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What Is Financial Abuse?


Financial abuse is a form of domestic abuse that often goes unnoticed because it doesn't leave visible bruises or scars. It's about power and control. In this type of abuse one person uses money as a weapon to manipulate and dominate their partner or a family member such as a parent or sibling.


This control extends far beyond simply managing finances - it seeps into every aspect of the victim's life.


Recognizing The Signs


Abusers may insist on controlling every financial detail, even down to the last dollar. They monitor all aspects of the victim's financial situation. They often demand access to bank accounts, credit cards and paycheques.


This level of control leaves the victim feeling trapped and helpless. One of the most Insidious aspects of financial abuse is the abuser's efforts to strip the victim of any financial Independence they might have. This can include discouraging or even physically stopping the victim from working or pursuing higher education goals. This ensures complete dependence on the abuser.


Abusers may intentionally damage the victim's credit by taking out loans in their name or obtaining and using supplemental credit cards. This not only creates financial chaos but also makes it harder for the victim to leave the abusive relationship.


Financial abusers often resort to threats and intimidation to maintain control. They might threaten to withhold money, kick the victim out of the family home or even physically harm the victim. These threats instill fear and dependency, making it difficult for the victim to break free of the abuse and the abuser.


Abusers also frequently isolate their victims from friends and family. This isolation makes it challenging for the victim to seek help or escape an abusive situation.


The Impact of Financial Abuse


This constant manipulation and control take a severe toll on a victim's mental health. They often experience emotional distress, anxiety, depression, and low self-esteem because of the abuse. Victims of financial abuse can lose everything they've worked for, including their savings, their homes and their possessions.


One of the worst results of financial abuse is the effect it can have on the victim’s personal finances. Financial abuse can result in significant debt being accumulated in the victim's name. This debt can be overwhelming and long lasting and can make it challenging to rebuild financially after leaving the abuser.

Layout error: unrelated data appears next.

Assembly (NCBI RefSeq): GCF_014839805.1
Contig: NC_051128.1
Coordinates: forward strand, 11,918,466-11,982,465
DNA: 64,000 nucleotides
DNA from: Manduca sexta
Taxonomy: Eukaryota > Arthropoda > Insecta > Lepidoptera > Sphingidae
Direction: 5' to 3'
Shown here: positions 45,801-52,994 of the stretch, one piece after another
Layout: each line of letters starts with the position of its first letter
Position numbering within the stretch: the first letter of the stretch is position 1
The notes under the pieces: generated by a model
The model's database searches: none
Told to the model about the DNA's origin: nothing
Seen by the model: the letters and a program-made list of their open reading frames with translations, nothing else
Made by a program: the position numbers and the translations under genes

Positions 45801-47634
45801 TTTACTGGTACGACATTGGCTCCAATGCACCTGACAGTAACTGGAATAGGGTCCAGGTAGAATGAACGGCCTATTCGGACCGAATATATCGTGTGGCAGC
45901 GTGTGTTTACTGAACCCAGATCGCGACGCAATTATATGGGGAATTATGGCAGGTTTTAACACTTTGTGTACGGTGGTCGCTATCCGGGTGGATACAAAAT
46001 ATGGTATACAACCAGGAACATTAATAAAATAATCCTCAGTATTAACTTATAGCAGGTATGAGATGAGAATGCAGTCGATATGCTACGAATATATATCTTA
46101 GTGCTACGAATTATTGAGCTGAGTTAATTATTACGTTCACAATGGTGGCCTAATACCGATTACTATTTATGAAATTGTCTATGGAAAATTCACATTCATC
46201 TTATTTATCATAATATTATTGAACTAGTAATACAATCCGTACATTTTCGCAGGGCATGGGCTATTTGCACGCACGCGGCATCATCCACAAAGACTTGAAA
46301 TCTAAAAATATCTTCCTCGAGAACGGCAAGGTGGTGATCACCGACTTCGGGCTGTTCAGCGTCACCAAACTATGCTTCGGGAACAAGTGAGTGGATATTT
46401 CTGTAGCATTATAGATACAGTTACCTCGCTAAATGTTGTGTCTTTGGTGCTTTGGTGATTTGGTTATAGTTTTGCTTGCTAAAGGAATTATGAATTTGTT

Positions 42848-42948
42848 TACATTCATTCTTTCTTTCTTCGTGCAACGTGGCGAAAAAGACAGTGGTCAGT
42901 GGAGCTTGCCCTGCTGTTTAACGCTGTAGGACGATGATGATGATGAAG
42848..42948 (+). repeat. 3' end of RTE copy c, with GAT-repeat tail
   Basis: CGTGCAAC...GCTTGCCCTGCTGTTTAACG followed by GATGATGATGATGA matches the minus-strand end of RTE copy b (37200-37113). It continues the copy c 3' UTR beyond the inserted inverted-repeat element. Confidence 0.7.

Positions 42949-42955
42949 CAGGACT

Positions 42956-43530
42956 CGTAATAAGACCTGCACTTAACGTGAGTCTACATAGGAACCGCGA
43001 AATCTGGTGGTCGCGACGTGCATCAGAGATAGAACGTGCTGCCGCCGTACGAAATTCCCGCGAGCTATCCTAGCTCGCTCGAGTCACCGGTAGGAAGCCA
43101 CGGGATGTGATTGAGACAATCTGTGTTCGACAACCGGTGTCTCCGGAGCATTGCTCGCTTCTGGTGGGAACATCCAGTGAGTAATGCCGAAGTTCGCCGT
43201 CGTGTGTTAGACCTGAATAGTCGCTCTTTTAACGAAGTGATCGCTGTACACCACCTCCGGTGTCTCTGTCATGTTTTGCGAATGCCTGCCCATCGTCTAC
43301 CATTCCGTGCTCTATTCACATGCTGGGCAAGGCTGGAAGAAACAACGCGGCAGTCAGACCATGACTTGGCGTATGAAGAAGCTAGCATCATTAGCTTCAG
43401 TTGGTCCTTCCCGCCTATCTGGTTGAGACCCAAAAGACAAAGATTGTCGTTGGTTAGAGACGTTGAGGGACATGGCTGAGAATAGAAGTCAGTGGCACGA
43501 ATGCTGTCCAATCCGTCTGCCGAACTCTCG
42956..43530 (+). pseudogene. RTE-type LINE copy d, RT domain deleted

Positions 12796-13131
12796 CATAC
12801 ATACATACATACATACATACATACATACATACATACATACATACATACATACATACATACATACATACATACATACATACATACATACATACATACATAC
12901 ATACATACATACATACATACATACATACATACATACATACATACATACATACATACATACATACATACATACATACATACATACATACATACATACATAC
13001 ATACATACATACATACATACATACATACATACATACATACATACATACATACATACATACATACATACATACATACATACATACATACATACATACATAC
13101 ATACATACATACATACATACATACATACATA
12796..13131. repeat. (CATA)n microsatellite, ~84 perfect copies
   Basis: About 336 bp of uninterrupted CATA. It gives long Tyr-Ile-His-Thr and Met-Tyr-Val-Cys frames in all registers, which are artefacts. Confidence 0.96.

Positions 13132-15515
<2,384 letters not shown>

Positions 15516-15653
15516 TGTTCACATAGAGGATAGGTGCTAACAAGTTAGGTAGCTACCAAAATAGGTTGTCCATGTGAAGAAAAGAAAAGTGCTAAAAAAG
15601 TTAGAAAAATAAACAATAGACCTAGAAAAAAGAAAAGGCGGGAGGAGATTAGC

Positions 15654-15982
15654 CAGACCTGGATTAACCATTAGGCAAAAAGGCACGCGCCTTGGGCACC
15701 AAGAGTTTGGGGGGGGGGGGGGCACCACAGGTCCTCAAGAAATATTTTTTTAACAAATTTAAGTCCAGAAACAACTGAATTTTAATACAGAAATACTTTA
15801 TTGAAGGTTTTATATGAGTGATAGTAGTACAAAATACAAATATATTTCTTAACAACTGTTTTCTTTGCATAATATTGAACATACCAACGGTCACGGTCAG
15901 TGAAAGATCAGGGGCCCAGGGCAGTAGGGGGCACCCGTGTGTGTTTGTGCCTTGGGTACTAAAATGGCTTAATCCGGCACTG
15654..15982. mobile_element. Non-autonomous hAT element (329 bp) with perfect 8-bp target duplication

Being denied opportunities for education and employment are other long-term consequences of this type of abuse. Victims may find it difficult to regain their financial footing and achieve their goals.


Seeking Help & Support


The first step in breaking free from financial abuse is talking to someone you trust. This could be a good friend, a family member or a counselor who specializes in domestic abuse.


It's also crucial to ensure you have access to essential documents such as identification, birth certificates, social insurance, bank account information and financial records. Store these in a safe and secure location that the abuser cannot access, such as a safety deposit box you arrange at a new bank.


You may also wish to consult with a lawyer or reach out to Legal Aid - they can help you understand your legal rights and options.


Step By Step


Regaining control over your finances is a gradual process. Start by opening a personal bank account in your name only at a new bank. Begin to build up your credit history to establish financial independence from your abuser. if you feel physically or emotionally threatened, consider moving to a local shelter and joining a support group for survivors of abuse. These organizations can provide a haven and connect you with resources like financial counseling, housing assistance and legal support.


Financial abuse is a devastating form of domestic abuse that affects individuals across all walks of life. Recognizing the signs, seeking help, and gradually regaining financial Independence are crucial steps toward breaking Free from this cycle of control and manipulation.


Some other examples of financial abuse are harder to identify. These can include pressuring, forcing, or tricking you into lending or giving away money, property, or possessions. Selling or removing you from your home, forcing you to change your will or power of attorney, or insisting you sign legal or financial documents that you don't understand.


Financial abuse can also be forcing you to work for little or no money, including caring for children or grandchildren when you don’t want to, making a purchase you don't want or need or providing food and shelter to others without being paid for it.


It's important to remember that there is help available and no one should have to endure financial abuse in silence. If you are reading this and know someone you feel is going through the pain of financial abuse, please try to reach out to them carefully and check out some resources provided at the end of this post.


And remember: Financial abuse can happen to anyone (young or old). In fact, senior citizens experience higher levels of financial abuse than many younger people.


Help is Available


If the abuse is directed towards a senior citizen, contact Elder Abuse Prevention Ontario at 1-866-299-1011. For non-seniors you can report financial frauds and scams to the Canadian Anti-Fraud Center 1-888-495-8501.


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